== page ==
Tuesday, May 18, 2010
A small oil slick off the coast of Marathon Keys, Florida has been found and photographed. Officials now say tar balls found in Florida last week are not from the Gulf oil disaster.
These are the same officials who also say oil leaking from a BP well head is coming out a a rate of 5000 barrels a day, a figure hotly disputed by researchers, NPR and conservation groups.
The images and oil find was posted by Jeremy Foell at Spearboard.com.
The US Coast Guard says oil is "nearing" the Loop Current but has not yet arrived.
Using phrases like "very modest," and "minor event" we have provided a sample of recent interviews all but guaranteed to stir some righteous anger:
BP's CEO "Very, very modest spill."
Fox News Brit Hume "Where's the oil?"
A chance discovery of a Great White Shark aggregation site in a remote corner of the planet is the start of an epic journey across the globe as a marine biologist prepares for the ultimate challenge of being the first human to encounter these truly wild carnivores.
Shark diving is a highly commercialized business. In an industry that spans the globe, operations make millions as office workers and soccer moms spend big bucks to be thrown into shark-infested waters. The more dangerous the shark the higher the adrenalin, a rush so great that shark disciples travel the globe in search of the ultimate fix. As competition builds the demand for new locations increases. Discovery of virgin territory is the eco-warriors' cue to descend in ever increasing crowds, while opponents of the industry question the ethics of exploiting animals at danger of extinction, for personal satisfaction.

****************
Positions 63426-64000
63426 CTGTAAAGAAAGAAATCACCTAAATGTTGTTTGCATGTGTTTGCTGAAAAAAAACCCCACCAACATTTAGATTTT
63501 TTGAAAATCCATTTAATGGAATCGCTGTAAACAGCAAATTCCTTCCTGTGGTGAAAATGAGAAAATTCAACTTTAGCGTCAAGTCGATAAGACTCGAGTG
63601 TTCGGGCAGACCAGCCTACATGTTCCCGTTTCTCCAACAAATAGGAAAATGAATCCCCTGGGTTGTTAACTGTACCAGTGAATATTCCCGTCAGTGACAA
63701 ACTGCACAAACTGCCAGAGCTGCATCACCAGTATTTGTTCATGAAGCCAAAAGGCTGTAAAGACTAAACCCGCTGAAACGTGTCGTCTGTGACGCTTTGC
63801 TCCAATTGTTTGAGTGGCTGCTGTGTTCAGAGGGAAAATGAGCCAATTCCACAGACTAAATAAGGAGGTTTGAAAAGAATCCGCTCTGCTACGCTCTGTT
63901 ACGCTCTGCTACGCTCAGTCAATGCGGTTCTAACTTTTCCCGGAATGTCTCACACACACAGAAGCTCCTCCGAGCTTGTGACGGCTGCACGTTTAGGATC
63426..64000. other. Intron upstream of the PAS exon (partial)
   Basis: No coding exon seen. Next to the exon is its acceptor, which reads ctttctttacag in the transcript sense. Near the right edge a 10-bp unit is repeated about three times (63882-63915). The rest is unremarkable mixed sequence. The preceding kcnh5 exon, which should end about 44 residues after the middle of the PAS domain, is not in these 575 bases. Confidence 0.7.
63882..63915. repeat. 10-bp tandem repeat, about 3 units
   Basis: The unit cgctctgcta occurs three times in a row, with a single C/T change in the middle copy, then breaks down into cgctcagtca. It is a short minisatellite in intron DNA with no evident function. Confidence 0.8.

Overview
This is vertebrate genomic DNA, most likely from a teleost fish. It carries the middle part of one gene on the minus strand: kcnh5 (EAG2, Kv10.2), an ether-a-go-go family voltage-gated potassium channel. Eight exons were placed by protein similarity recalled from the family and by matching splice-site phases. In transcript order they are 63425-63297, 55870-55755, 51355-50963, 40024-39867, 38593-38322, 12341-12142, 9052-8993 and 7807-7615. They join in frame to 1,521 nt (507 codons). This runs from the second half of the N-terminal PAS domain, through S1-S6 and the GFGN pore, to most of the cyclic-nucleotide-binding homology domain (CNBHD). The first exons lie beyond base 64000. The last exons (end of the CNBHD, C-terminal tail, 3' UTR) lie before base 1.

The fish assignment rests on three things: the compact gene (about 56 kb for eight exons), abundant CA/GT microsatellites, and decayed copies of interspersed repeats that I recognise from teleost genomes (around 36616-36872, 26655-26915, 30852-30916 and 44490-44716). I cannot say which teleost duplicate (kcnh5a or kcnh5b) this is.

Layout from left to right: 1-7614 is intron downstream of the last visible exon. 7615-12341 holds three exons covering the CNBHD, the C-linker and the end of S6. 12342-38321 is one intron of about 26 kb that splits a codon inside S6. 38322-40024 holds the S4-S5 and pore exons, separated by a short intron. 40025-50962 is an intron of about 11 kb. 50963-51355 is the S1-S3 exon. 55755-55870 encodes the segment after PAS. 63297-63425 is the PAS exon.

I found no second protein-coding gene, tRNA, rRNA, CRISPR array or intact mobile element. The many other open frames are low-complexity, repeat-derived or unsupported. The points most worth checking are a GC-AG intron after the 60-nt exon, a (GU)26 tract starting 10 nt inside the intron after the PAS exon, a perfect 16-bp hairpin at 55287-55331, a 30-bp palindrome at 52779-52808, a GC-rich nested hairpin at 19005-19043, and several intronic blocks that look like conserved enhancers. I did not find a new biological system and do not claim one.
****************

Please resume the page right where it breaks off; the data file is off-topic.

Take a journey through an adventurers eyes as he seeks the untamed wild and tracks down the only people who can help him on his quest, the SharkDivers. What starts as a goal for personal satisfaction becomes a pilgrimage of understanding as we encounter the predator inside us all.
|Genre:||Action, Adventure, Scripted Reality, Docu-Drama|
|Writers:||Mark Tipple, Luke Tipple|
|Status:||Pilot completed, April 2010|
Combining shark research and best shark fishing practices the ultimate goal for this tournament is to promote "change from within" the sport caught shark fishing industry.
A recently tagged female bull shark (perhaps gravid) is now making tournament shark fishing history in Florida waters as she reports her position to Mote Marine Labs and waiting researchers.
Video of this tagging was released today, more coverage from the Paxton Blog and Dorsal Fin Blog:
Regional park mangers and government officials are not saying if this is BP oil. Sky Truth posted a satellite image yesterday showing the 10,000 square mile slick being "pulled by" the Loop Current.
For BP legal teams up and down the Gulf the environmental equation is simple.
BP will be forced to pay out damages for "surface strike oil only," and is currently engaged in an unprecedented oil dispersant campaign using COREXIT. Surface oil accounts for 30% of the estimated oil now in the Gulf. BP is shooting COREXIT into the oil plume at a depth of 5000 feet causing the oil to disperse into a giant, sub surface, and legally amorphous plume.
One of these sub surface plumes is estimated to be 30 miles long, 10 miles wide, and 1000 ft thick. This undersea oil could eventually become 100-500 miles in diameter. The environmental impact of these plumes is not known and might never be known except for anecdotal evidence of reef die offs and missing stocks of game fish in the region.
For lawyers skilled in arts of "definitive proof" undersea oil plumes equals money in the bank for oil giant BP. Meanwhile, another 850,00 gallons of COREXIT is being sprayed this week.